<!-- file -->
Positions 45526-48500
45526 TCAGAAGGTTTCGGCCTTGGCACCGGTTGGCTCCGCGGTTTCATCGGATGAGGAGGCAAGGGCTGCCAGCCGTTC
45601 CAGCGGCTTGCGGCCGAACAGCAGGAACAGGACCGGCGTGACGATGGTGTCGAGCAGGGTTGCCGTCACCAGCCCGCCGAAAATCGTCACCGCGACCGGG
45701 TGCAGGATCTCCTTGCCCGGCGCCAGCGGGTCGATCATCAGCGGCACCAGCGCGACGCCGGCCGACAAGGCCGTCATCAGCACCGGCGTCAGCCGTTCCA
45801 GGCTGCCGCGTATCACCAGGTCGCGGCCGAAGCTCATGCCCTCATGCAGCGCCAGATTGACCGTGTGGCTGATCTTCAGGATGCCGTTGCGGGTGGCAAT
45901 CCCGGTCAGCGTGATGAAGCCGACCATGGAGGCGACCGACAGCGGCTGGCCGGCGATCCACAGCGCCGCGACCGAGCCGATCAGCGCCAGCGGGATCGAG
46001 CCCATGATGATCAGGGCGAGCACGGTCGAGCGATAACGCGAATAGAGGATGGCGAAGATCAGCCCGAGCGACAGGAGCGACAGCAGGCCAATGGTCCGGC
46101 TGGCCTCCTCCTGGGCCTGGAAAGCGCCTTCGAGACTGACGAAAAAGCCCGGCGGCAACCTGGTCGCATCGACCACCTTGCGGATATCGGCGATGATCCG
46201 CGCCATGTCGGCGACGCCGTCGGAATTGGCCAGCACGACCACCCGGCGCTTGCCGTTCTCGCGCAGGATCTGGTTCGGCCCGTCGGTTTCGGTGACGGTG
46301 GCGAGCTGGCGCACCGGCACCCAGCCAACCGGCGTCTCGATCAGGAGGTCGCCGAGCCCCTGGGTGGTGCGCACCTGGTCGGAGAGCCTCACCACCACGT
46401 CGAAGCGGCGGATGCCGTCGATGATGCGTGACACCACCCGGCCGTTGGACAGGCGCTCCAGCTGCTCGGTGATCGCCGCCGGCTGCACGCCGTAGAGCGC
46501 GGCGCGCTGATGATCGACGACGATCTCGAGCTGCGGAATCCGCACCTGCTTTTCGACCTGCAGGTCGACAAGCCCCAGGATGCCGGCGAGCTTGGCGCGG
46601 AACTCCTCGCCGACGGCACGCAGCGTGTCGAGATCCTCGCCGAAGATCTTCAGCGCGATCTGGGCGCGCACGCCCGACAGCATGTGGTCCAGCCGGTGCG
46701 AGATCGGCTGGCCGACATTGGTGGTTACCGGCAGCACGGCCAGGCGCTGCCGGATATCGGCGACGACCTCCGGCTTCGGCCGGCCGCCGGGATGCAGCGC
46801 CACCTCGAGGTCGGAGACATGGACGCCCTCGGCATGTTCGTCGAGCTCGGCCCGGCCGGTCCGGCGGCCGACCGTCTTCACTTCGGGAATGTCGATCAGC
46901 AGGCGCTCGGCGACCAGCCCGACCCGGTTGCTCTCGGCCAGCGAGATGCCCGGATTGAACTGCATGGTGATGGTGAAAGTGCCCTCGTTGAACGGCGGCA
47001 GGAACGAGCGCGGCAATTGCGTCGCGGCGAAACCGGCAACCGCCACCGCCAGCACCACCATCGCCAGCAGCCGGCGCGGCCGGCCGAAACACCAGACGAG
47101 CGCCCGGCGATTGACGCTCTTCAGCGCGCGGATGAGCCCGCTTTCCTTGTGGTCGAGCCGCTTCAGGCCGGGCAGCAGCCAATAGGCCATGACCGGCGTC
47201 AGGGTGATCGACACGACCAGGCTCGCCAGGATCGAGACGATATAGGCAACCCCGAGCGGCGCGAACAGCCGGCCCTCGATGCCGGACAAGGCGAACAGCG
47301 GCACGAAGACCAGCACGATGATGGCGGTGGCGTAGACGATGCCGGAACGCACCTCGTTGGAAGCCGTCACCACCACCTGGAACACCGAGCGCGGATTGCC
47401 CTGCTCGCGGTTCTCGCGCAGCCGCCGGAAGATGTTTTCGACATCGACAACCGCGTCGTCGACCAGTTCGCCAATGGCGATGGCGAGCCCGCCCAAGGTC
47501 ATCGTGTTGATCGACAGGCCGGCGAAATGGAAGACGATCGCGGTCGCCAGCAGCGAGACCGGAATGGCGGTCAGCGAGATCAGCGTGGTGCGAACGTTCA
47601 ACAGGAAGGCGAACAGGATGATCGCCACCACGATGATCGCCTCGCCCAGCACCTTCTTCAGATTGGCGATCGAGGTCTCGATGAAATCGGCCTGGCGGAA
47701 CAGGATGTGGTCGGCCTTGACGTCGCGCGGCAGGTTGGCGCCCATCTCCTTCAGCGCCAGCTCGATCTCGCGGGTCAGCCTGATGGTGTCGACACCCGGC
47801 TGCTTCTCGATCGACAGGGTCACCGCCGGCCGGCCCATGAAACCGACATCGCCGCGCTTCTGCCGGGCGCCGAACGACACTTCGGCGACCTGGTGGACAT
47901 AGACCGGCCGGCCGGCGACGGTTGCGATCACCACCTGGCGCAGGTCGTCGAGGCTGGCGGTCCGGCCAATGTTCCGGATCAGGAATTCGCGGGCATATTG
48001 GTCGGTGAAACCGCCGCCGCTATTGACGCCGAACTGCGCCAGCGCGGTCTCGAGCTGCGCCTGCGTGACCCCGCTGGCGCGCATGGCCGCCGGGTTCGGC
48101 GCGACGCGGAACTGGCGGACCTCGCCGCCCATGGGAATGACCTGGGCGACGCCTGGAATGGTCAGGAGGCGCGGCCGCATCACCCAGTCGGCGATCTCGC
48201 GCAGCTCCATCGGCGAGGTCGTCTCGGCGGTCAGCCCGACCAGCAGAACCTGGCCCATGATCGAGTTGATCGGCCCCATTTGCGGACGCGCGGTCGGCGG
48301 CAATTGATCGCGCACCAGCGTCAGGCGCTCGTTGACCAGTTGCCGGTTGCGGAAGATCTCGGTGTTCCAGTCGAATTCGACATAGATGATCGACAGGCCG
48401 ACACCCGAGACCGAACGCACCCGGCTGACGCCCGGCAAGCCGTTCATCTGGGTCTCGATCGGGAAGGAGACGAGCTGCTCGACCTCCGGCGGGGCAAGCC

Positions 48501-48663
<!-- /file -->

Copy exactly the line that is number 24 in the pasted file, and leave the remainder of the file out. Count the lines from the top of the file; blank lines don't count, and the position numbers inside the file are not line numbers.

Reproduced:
47701 CAGGATGTGGTCGGCCTTGACGTCGCGCGGCAGGTTGGCGCCCATCTCCTTCAGCGCCAGCTCGATCTCGCGGGTCAGCCTGATGGTGTCGACACCCGGC